Perhaps you’ve already noticed, but not all brands are the same. Some brands are able to make the most convoluted idea seem a breeze. They are able to form a unique attachment to their customers and they resonate on a deeper level than most. But how do they do it? What’s their secret? How do they morph a marketing schedule into creative possibilities that excites their audience? If you didn’t know it, it would seem like these brands have a superhero in their midst. The truth is, they do; and its name is Illustration.
Maybe you’ve never given much thought to using illustration when it comes to your brand or organisation. Maybe there’s a part of you that cringes at the word, with thoughts of quaint clip-art cartoons sullying your brand. But let me suppose that illustration isn’t just a cute add-on; it is a super-charged form of visual communication. It’s reality but with a bit more adrenaline, whimsy and excitement to stimulate your audience. It can not only strengthen your brand identity, but can become as central to how you are perceived as any fine logo or apt marketing copy. With this in mind, let’s head to the wardrobe.
So what is illustration? Is it just drawings and paintings? And why would your brand need it? To answer those questions let’s start by shining a light on the term’s origins. In Latin, illustrāre means ‘to make light’ or ‘explain’ and is based on the word lustrāre which means to ‘purify’ or ‘brighten’.1 This is different from the process of drawing. Instead of capturing everything, illustration seeks a clarity (within a designed space) to reveal a purposeful message. Therefore, if you’re an organisation that needs to clearly explain anything, illustration is a perfect torchbearer to illuminate your message.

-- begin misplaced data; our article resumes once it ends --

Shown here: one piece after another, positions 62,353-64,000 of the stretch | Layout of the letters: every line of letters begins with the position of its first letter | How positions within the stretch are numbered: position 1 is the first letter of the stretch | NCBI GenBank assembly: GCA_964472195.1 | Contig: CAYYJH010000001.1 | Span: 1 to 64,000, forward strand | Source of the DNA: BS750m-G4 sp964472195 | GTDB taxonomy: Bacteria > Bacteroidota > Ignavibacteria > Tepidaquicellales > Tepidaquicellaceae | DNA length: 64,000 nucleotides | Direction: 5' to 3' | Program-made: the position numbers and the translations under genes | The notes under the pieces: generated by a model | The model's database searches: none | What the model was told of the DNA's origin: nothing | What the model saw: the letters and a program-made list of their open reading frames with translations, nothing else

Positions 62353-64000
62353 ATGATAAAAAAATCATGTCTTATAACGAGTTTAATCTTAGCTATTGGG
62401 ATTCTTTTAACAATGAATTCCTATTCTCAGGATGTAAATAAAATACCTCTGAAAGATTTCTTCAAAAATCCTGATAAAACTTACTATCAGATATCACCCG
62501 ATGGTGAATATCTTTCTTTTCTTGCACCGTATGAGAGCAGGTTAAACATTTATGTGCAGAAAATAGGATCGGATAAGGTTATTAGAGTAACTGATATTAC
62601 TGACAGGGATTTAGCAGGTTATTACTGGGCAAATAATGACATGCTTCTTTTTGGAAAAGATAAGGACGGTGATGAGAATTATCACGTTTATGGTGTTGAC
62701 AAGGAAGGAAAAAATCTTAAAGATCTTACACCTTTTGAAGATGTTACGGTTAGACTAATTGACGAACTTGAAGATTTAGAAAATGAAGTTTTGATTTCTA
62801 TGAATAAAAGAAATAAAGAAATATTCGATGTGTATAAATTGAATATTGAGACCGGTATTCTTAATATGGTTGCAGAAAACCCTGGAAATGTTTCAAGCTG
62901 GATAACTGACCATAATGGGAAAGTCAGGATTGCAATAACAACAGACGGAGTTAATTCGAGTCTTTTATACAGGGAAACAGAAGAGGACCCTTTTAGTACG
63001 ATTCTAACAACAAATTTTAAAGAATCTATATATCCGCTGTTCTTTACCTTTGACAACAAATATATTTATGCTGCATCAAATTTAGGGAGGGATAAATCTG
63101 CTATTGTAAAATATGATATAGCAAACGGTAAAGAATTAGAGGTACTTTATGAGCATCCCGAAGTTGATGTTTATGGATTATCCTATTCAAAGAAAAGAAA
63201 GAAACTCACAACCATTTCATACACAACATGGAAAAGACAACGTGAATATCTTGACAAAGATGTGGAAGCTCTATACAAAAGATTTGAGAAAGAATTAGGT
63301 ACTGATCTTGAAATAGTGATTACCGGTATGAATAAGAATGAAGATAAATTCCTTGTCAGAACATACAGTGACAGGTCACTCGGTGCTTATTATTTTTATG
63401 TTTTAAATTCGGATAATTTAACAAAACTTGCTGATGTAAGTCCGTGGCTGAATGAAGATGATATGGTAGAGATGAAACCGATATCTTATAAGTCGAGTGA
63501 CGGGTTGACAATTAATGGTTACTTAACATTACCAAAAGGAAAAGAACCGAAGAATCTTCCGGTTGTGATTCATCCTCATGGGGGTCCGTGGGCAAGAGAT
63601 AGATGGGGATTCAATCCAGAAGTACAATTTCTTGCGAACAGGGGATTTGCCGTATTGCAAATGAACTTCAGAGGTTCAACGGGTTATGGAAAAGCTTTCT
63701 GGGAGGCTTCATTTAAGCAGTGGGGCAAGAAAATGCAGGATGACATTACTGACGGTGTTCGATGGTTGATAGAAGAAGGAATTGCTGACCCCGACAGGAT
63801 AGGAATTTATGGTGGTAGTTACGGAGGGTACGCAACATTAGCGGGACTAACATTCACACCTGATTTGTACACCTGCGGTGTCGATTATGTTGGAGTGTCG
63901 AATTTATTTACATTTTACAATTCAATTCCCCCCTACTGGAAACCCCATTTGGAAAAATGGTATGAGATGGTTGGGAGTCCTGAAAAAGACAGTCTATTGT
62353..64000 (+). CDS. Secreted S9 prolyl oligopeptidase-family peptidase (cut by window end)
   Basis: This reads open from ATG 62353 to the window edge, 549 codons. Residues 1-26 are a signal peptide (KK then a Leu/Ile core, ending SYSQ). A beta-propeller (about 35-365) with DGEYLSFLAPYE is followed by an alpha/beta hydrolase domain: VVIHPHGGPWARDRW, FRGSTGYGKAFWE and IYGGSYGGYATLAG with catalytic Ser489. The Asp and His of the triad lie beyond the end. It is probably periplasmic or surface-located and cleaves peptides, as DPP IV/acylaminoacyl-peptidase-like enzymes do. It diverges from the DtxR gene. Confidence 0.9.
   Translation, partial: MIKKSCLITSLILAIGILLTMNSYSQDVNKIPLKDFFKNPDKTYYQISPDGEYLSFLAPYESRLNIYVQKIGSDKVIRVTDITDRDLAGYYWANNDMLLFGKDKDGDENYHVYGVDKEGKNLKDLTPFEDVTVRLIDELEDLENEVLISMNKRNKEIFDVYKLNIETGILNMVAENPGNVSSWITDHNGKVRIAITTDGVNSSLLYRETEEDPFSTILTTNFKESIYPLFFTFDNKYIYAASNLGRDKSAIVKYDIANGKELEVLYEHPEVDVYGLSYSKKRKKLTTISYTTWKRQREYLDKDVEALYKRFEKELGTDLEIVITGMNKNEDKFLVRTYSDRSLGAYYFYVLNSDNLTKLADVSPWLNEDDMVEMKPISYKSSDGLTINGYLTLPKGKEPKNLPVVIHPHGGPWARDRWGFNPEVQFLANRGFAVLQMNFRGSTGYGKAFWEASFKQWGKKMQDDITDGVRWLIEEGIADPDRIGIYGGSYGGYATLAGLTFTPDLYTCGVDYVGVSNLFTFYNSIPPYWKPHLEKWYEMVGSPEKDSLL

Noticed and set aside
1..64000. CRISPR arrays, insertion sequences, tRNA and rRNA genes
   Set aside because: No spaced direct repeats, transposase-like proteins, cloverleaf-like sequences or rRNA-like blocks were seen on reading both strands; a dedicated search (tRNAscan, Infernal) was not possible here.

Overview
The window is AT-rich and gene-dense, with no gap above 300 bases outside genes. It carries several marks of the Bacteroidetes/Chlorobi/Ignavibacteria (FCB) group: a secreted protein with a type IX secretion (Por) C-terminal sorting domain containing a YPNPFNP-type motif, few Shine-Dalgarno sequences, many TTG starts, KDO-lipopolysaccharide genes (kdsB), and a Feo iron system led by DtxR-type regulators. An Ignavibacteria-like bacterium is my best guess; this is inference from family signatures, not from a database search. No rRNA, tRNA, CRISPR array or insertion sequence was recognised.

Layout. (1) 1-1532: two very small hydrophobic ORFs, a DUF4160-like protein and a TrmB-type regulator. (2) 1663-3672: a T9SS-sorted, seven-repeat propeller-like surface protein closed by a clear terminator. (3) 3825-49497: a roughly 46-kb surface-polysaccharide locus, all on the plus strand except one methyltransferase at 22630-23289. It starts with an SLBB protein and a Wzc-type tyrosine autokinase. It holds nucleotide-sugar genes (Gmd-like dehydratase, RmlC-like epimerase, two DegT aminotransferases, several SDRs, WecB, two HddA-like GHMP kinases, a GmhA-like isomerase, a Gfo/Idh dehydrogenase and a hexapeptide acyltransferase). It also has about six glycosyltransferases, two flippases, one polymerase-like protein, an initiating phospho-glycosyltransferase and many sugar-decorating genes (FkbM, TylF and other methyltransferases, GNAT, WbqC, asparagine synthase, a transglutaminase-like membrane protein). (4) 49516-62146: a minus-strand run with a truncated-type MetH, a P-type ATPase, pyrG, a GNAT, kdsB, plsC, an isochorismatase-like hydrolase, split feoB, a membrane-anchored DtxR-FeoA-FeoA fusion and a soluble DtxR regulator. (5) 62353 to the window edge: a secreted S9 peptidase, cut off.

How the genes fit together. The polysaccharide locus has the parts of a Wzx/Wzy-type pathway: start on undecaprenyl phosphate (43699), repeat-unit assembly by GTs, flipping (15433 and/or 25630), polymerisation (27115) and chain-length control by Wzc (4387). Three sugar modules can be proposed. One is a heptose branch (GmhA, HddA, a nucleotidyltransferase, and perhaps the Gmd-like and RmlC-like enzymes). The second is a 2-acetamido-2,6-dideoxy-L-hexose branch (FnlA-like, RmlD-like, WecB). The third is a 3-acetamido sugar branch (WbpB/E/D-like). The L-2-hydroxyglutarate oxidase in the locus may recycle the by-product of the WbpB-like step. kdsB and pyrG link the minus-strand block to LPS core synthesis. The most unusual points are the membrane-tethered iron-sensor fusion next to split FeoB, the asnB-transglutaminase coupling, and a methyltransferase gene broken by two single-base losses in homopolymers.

As well as explaining anything through illustration, you can explain everything. No idea is too complex, no image too fantastical, no character too surreal and no object too ordinary. For this reason, illustration is probably the broadest, most cost-effective form of visual communication and the reason why so many big brands (Google, Coca Cola, Unilever to name a few) adopt it to convey a big idea on a modest budget.
The gamut of illustration styles and techniques also means that it’s a dynamic source of inspiration for consumers. In contrast to photography, which broadly adheres to a still image within reality. The look of what you might class as one piece of illustration can drastically differ from each piece to the next. One style may be realistic and computer generated, another messy and handcrafted, and still another 3D and sculptural. As well as these broad benefits, like any good superhero, illustration has a set of built-in superpowers which help it to excel in communication.
The first superpower you’ll have seen but may not have realised is that illustrations are notorious for communicating complex concepts and intelligent ideas. Perhaps your business is a bit technical, in fact…very not visual. Or you provide a client service and the use of photography of people ‘on the job’ or ‘working’ does your expertise a disservice (people at desks with computers is only so inspiring)…
Fortunately, complexity is something illustration specialises in, providing a window into the inner workings of your organisation or products. For example, the accounting software Xero uses an entire vector system of ‘Xperts’ to illustrate its Cash Flow Resource Centre2.
The crew of Xperts represent the little people ‘inside’ the Xero product, delivering speedy messages, searching the books and parachuting in with lost receipts when needed. The effect of this resourceful group of characters is twofold – it humanises a data-rich web-based product, and converts intangible tasks into relatable and even enjoyable visual escapades.